An astonishing debut: Mermaid and Mrs Hancock


Mermaid and Mrs Hancock by Imogen Hermes Gowar is an amazing debut from an author with immense storytelling talent. You are either a story teller or not, there is no other way to fly the reader through some 500 pages.

I was lucky to read this book in parallel with my friend Umut -who is one of the most witty readers I know- and we did lots of discussion about the book whilst reading. We both liked it. Please have a look at her blog here as she has lots of amazing reviews.

This historic novel is compared with The Essex Serpent and The Miniaturist; I wouldn’t agree the latter as they seem completely different by means of story telling and structure, however it is indeed resembling Essex Serpent in a lot of ways- including the gorgeous cover.

The story is set in late 1700’s London. Mr Hancock, a wealthy merchant, acquires a mermaid unwillingly to compensate a loss in trade. Although he considers himself no showman, he is tempted to display the mermaid in hopes of making some money.  His mermaid becomes an attraction soon enough and a ‘madam’, Mrs Chappell, seizes the opportunity making him an offer to display the creature for a week in her own establishment. As you can imagine, this is a brothel and Mr Hancock meets the beautiful, practical but no-so-calculated courtesan, Angelica Neal.  Angelica is 27- only a few years before she loses her teeth, or gets gray hair,  no longer desirable enough to be kept. She has been recently abandoned by a ‘keeper’ and looking for another one. Although she looks like a free woman from outside, unlike the mermaids floating in the sea freely, Angelica is imprisoned in the society depending on men for her living, in company of women like Mrs Chappell.

Forget your dignity. You can discover it again when you have made your fortune. As for disdain, there’s no place for it here. This world elevates the industrious man, and if you are canny it will elevate you. Disdain! Dignity! I never heard such squabbles.

says Mrs Chappell to one of the courtesans. The girls she spoke to, described as silent as mules in response. Inhuman. Creature-like. There is the magical creature in this novel, yes, but what Gowar also does is to portray humans as creatures of interminable wants and needs, always hungrily, selfishly seeking comfort,  material or emotional. Take this conversation for instance:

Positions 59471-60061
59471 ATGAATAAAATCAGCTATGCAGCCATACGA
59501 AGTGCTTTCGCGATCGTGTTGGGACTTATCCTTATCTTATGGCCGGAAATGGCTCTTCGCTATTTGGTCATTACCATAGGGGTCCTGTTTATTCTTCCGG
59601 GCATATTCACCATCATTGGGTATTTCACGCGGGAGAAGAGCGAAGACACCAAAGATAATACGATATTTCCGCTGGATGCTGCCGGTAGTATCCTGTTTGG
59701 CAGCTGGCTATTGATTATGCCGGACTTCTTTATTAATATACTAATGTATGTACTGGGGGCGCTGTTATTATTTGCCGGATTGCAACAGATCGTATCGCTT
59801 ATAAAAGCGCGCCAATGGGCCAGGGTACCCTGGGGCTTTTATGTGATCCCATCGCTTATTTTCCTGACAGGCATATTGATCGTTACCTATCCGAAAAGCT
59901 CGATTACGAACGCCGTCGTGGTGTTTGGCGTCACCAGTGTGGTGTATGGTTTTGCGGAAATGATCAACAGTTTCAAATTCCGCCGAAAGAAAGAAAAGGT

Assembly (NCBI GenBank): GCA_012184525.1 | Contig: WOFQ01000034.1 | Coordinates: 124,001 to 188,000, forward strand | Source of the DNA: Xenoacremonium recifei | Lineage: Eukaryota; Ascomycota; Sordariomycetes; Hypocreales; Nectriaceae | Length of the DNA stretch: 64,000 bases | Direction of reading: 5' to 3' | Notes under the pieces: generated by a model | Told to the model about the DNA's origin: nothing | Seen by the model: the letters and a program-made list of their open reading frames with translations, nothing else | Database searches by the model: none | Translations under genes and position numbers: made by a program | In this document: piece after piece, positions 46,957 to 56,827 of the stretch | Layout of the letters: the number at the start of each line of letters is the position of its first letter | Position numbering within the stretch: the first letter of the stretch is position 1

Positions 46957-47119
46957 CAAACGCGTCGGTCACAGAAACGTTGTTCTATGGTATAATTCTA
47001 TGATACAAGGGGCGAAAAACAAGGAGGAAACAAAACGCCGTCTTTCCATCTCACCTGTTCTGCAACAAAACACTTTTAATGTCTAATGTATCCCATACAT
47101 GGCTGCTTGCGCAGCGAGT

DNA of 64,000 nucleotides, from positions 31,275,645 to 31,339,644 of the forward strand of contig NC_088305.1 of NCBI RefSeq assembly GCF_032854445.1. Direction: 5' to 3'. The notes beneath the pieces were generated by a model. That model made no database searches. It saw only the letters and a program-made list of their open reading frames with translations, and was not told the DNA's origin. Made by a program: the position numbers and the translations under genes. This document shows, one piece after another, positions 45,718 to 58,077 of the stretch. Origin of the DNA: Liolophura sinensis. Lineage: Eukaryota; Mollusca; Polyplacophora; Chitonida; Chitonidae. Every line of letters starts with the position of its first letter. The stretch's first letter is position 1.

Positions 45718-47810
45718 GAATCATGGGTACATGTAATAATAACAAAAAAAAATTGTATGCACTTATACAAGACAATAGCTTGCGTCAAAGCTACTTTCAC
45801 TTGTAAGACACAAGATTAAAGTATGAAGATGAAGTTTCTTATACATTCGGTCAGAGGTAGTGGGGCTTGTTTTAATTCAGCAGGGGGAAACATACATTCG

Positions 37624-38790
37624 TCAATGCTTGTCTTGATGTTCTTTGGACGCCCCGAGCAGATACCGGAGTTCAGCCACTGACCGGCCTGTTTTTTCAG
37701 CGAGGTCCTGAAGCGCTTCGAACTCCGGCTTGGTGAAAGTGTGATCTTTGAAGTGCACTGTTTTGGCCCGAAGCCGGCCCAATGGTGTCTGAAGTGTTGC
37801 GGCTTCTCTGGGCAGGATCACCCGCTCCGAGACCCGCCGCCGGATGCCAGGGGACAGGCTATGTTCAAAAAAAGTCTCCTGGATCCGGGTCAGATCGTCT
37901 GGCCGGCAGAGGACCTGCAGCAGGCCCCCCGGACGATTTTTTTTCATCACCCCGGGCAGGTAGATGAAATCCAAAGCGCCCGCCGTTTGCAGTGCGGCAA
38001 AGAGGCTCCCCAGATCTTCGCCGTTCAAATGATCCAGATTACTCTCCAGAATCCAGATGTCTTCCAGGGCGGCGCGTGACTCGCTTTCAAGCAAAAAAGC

‘Its appearance is unbeautiful. It is not what people expect of a mermaid.’

The visitor is impatient. ‘But it is a mermaid. He desired one and now he has one.’

‘It is, if I may say, monstrous.’

‘But it is real.’

The visitor straightens the collar of his coat and looks to his men. ‘It don’t matter what it looks like. It is desired by everyone and yet it belongs only to him.

Jonah Hancock and Angelica Neal, although not initially attached to each other, will be bonded by the mermaid.

I would be shy to classify this novel as historical. Yes, it takes place in Georgian Era and masterfully creates the atmosphere, we linger in 1700’s London through the book.  But there is so many subjects the book touches on beyond the time and history.

Put them all on a boat and send them away where they came from, that is my solution to the matter, If they cannot earn their keep, we’ve no room for them here.

says one of the characters, about migrants, which could easily be adapted to today’s world. To be honest, that character was feeling so Tory.  I loved this bits of witty dialogue, here and there, which made this a great read for me.

There are a lot of metaphors in the book, but not much magical realism really, except just towards the end it is quite a solid and realistic story. It’s difficult to classify but I wouldn’t call this book a work of fantasy or magical realism.

The mermaids, being hunted, displayed, imprisoned, forms a strong subtext of human’s cruelty to other creatures in this story- I couldn’t stop thinking about the imprisoned Dolphins while reading- just for the desire of owning, or entertainment.

Also the imprisoned mermaid sending waves of grief is a breathtaking metaphor of a kept woman (wife or courtesan), which deeply effected me and is one of the reasons I would classify this as an all-time-favourite read, despite the little flaws. (It’s a debut, so let’s forget about Polly and her little stream of story line in this deep ocean of 500 pages)

One last thing: I loved the ending.

Happy reading!


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